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The Walter Sofronoff inquiry tells us it's time for real reform

By Scott Prasser - posted Monday, 14 August 2023

The ACT government's initial decision to delay the public release of the report of its Sofronoff Board of Inquiry into the criminal justice system until the end of the month while awaiting a "proper cabinet process" was a textbook example of how not to manage a public inquiry and turn it into a major scandal.

Certainly, under the ACT Inquiries Act, Chief Minister Andrew Barr was entitled to decide when to release an inquiry report and to explain any delays.

Nevertheless, the usual practice across Australia is for public inquiry reports into scandals and allegations of maladministration to be released almost immediately.


After all, the essence of inquiries is their public proceedings: to hear witnesses give evidence, observe a rigorous process of cross-examination and then to produce a report with sound recommendations released to the whole community.

Of course, governments should consider reports carefully, but rightly or wrongly, delays in releasing public inquiry reports, no matter how justified, can be misconstrued by the public as a government buying time to develop blame minimisation and shifting strategies to get themselves "off the hook".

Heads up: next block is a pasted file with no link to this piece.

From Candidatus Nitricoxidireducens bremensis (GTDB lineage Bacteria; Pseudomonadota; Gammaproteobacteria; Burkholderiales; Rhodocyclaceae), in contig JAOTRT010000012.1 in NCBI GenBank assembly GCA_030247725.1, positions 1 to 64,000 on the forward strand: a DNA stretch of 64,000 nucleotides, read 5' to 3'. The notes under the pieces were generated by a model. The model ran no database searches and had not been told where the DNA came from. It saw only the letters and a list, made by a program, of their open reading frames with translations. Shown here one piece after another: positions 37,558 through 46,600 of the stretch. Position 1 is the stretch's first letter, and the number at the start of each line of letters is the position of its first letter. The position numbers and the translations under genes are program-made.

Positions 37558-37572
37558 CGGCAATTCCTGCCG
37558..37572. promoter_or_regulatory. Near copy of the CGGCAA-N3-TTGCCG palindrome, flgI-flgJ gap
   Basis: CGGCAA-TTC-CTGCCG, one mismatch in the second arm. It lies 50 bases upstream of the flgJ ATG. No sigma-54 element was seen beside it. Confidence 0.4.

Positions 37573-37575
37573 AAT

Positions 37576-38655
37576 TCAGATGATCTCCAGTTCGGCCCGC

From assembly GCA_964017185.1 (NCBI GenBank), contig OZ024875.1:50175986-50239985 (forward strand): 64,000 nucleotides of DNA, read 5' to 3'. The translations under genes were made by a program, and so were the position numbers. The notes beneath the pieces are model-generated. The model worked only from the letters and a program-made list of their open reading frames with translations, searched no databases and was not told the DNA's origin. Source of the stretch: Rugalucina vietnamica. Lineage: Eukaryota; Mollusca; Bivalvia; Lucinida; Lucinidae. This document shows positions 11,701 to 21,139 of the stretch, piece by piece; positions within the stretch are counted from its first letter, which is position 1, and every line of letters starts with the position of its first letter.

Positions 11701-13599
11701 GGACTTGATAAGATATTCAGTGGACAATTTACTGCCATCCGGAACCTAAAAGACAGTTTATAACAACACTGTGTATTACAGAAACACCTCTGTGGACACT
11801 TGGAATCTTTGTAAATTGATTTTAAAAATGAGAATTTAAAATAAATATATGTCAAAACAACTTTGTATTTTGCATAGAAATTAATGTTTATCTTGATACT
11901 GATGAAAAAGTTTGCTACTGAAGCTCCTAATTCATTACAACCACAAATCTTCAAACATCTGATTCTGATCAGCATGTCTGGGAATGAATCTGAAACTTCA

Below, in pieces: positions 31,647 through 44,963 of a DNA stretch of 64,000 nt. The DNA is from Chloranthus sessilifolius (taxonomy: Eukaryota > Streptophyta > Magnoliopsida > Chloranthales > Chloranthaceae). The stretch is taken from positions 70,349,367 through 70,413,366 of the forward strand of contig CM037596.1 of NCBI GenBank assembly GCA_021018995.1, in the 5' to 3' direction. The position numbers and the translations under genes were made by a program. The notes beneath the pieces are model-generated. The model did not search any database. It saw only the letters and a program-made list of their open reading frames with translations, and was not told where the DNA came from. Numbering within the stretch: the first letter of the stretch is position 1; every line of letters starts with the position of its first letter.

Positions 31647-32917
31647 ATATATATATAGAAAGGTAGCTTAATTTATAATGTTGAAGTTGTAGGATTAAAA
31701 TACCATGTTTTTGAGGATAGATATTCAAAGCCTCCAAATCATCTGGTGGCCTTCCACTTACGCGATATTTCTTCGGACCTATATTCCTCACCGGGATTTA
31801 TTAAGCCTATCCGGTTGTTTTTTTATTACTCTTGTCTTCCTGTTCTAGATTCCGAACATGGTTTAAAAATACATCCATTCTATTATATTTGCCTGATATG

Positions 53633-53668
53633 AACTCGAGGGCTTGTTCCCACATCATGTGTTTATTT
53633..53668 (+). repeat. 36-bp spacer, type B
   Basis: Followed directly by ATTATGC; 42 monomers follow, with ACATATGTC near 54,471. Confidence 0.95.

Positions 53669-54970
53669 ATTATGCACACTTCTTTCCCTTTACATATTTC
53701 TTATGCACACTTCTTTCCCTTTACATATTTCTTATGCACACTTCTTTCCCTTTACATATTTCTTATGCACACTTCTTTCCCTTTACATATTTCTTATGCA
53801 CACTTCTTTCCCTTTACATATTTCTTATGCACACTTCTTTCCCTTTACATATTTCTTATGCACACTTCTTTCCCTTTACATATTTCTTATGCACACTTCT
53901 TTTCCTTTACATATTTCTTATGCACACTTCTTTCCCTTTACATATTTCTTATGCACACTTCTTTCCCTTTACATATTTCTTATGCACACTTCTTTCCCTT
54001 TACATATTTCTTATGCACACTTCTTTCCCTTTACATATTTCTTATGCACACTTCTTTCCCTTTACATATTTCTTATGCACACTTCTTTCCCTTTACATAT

Public inquiries make a refreshing contrast to executive government decision making, so often behind closed doors, and tailored consultancy reports.

Even in Queensland the National Party government released the famous Fitzgerald Report into corruption as soon as it was presented to then premier Mike Ahern, despite its damaging findings which he accepted unequivocally, "lock, stock and barrel". No delay would have been tolerated by the public.

Similarly, no delay should have been contemplated by the ACT government.

Alert governments have resolved this problem and responded quickly to an inquiry report by closely monitoring its proceedings and having an implementation team at the ready.


Of course, the chair's pre-emptive actions in sending embargoed copies of the report to selected media outlets before submitting it to government, as is normal practice, caused the government to recant and to release the report on Monday.

This made the government appear reactive - succumbing to media pressure, rather than being committed to tackling the issue honestly.

Unsurprisingly, it also unleashed, with some justification, the government's wrath on the chair. His actions unintentionally distracted attention from the most important issue - the report and its recommendations - and threatened to undermine the integrity of the whole public inquiry process.

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This article was first published in the Canberra Times.

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About the Author

Dr Scott Prasser has worked on senior policy and research roles in federal and state governments. His recent publications include:Royal Commissions and Public Inquiries in Australia (2021); The Whitlam Era with David Clune (2022) and the edited New directions in royal commission and public inquiries: Do we need them?. His forthcoming publication is The Art of Opposition reviewing oppositions across Australia and internationally. .

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